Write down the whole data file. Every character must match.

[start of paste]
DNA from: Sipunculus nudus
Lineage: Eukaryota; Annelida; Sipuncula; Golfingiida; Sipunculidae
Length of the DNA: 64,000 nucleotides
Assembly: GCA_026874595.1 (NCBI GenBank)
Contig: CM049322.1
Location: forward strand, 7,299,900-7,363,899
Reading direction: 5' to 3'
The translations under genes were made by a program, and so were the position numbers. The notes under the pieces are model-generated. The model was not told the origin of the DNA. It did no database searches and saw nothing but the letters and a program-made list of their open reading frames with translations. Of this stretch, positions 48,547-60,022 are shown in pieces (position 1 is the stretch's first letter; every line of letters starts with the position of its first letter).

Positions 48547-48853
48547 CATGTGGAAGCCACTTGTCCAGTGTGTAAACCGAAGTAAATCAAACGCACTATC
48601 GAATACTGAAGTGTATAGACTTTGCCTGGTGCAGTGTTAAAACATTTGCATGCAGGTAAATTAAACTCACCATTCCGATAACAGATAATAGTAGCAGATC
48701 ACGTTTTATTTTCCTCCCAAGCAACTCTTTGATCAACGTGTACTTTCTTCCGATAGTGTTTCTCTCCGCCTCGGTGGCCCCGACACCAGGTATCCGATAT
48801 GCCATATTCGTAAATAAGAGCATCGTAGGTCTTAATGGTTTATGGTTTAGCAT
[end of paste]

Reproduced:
DNA from: Sipunculus nudus
Lineage: Eukaryota; Annelida; Sipuncula; Golfingiida; Sipunculidae
Length of the DNA: 64,000 nucleotides
Assembly: GCA_026874595.1 (NCBI GenBank)
Contig: CM049322.1
Location: forward strand, 7,299,900-7,363,899
Reading direction: 5' to 3'
The translations under genes were made by a program, and so were the position numbers. The notes under the pieces are model-generated. The model was not told the origin of the DNA. It did no database searches and saw nothing but the letters and a program-made list of their open reading frames with translations. Of this stretch, positions 48,547-60,022 are shown in pieces (position 1 is the stretch's first letter; every line of letters starts with the position of its first letter).

Positions 48547-48853
48547 CATGTGGAAGCCACTTGTCCAGTGTGTAAACCGAAGTAAATCAAACGCACTATC
48601 GAATACTGAAGTGTATAGACTTTGCCTGGTGCAGTGTTAAAACATTTGCATGCAGGTAAATTAAACTCACCATTCCGATAACAGATAATAGTAGCAGATC
48701 ACGTTTTATTTTCCTCCCAAGCAACTCTTTGATCAACGTGTACTTTCTTCCGATAGTGTTTCTCTCCGCCTCGGTGGCCCCGACACCAGGTATCCGATAT
48801 GCCATATTCGTAAATAAGAGCATCGTAGGTCTTAATGGTTTATGGTTTAGCAT